by Rachel Greer, Cascadia Seller Solutions
Many brand owners are selling on Amazon as a vendor and assume this is the end of the story for their Amazon channel. However, these owners don't realize they may be leaving a lot of money on the table by not fully utilizing all of Amazon's platform. We'll outline here various ways to protect your brand on Amazon by using a seller account, how a seller account may be more profitable for some products or the entire brand, and when costs are broken down for each channel.
What is retail arbitrage?
Retail arbitrage refers to the practice of small internet middlemen who go on "sourcing trips" to local stores and use scanners or their smart phones to find products heavily discounted that can be resold online for significant profits. This is often done with discontinued items or slow moving items that the brand owner tried to get off their books. These sellers will create their own detail pages for the brand owner's products and, sometimes, these are not authentic products. They make money because Amazon takes care of the entire fulfillment and customer service process for them, through Fulfillment by Amazon (FBA), a program that allows sellers to ship in boxes and boxes of purchased retail goods to Amazon's fulfillment centers and Amazon takes care of the rest. While there are storage fees and pick-and-pack fees associated with this, the sellers can still make money by moving enough volume through the system.
What can a brand owner do?
By signing up for a seller account and getting brand registered, a brand owner gains full control of these pages and can request they be merged with the correct pages or deleted from the catalog. They can also report violations of their intellectual property and report counterfeit goods, if that is an issue. Brand protection is a major reason for opening a new seller account and setting up monitoring on Amazon. Additionally, by using FBA themselves, a brand owner gets the same benefit of direct to customer fulfillment that Amazon offers a vendor, but with a different pricing structure as the seller gets to set the price at which their product will sell.
What other reasons are there to expand a seller account?
Retail arbitrage sellers are making a living doing this work – there are thousands and thousands of sellers who make enough money reselling items they've found in stores to do only that for their income. This is a huge volume of sales that brand owners are leaving on the table! By transferring discontinued or slow moving products to your seller account instead of doing small PO's with Amazon Vendor Central or selling the remainder of the item off at a discount, the brand owner can continue to make full profit on that product. This is obviously only one part of your overall strategy and approaching it in a data driven manner comparing costs for doing business on Vendor Central and Seller Central is essential, but there is certainly room for improvement for many brand owners.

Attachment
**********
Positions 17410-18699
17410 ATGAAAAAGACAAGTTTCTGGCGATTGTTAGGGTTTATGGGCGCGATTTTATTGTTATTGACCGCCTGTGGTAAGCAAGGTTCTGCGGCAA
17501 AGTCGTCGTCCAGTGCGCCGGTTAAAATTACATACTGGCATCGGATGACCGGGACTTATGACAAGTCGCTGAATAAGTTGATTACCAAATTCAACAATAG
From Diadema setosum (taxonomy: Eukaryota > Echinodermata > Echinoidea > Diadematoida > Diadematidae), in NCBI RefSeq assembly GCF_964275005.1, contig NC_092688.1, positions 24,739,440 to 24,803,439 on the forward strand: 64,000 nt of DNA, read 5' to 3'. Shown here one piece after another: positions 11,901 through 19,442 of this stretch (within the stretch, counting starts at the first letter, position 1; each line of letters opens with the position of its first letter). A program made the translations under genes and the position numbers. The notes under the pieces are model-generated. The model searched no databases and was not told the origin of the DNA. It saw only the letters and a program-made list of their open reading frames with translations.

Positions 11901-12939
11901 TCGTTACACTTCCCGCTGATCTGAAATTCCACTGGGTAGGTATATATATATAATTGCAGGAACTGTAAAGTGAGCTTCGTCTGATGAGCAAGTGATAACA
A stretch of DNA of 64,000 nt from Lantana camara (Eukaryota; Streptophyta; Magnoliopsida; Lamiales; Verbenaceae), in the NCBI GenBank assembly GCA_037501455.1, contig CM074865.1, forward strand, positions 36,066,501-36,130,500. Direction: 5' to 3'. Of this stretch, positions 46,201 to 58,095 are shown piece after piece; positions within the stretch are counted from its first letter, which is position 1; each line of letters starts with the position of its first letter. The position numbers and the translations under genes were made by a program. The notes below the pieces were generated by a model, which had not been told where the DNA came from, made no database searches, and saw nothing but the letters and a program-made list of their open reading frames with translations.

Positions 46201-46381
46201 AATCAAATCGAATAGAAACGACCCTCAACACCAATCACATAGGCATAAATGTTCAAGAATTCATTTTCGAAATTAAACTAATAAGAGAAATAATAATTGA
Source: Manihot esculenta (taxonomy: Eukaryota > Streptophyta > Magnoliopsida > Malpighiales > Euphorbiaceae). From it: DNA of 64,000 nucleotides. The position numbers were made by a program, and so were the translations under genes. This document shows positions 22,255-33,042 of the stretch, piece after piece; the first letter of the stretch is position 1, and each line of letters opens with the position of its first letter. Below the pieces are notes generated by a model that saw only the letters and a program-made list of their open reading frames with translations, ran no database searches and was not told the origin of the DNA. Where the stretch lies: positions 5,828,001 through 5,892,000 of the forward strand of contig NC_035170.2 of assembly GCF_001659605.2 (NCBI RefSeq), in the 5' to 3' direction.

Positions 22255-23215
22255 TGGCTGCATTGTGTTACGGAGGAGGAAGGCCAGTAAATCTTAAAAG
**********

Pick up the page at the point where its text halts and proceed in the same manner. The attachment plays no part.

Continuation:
Why does Amazon allow violations of rules and counterfeit items?
Amazon is a very large platform and it would be impossible in the current business model to evaluate everything before it goes live. As such, Amazon relies on brand owners to police their own products through test buys and reports, and expects that customers will complain about bad detail pages or counterfeit products. Because the platform is explicitly set up expecting you to own your own brand, it's essential to set up a process for monitoring and managing this brand risk.
How does this work in other marketplaces?
Perhaps a vendor relationship makes the most sense for you in the U.S., but a seller account makes the most sense for you in Canada or in Europe, where you can manage the compliance and pricing for the product without interference from Amazon. Amazon has high expectations of documentation if they act as the importer of record. Obviously, you should ensure compliance, but it is one less hurdle to selling in Europe by simply setting up an FBA account and having Amazon directly fulfill the products. This is especially true in China and Japan, where Amazon has struggled to grow a solid import presence. In some cases, the only way to ensure your legitimate product – compliant with local regulations – is sold on the platform is to import it yourself and sell on FBA.
So, how do you get started?
Go to sellercentral.amazon.com and sign up for a seller account using an e-mail that is shared by multiple people at your company (something like support@ or info@) and ensure it's regularly monitored. Often, notifications are only sent to the primary e-mail address. Sign up for brand registry and then start cleaning up the listings listed under your brand. Have your inventory planning team map out different scenarios for products, factoring in chargebacks, fees, and marketing costs on the Vendor Central platform as well as factoring in pick-and-pack fees, referral fees, and storage fees on the FBA Seller side. Make smart, data-driven, informed choices about what makes the most sense for YOUR business.
Rachel Greer has over seven years of Amazon experience, most recently in the Product Compliance team at Amazon, managing audits, product testing, and inspections for the global retail and private label compliance programs. Rachel is also experienced with product recalls, product safety/Andon Cords, and restricted/prohibited products at Amazon. She is focused on simplifying complex global regulations to help small and medium vendors expand their selection or go global with minimal recall/port seizure risks or product defects. Rachel holds an MA from the University of Oregon in Early Modern European History and an MBA from Seattle University with a focus in operations and international business.
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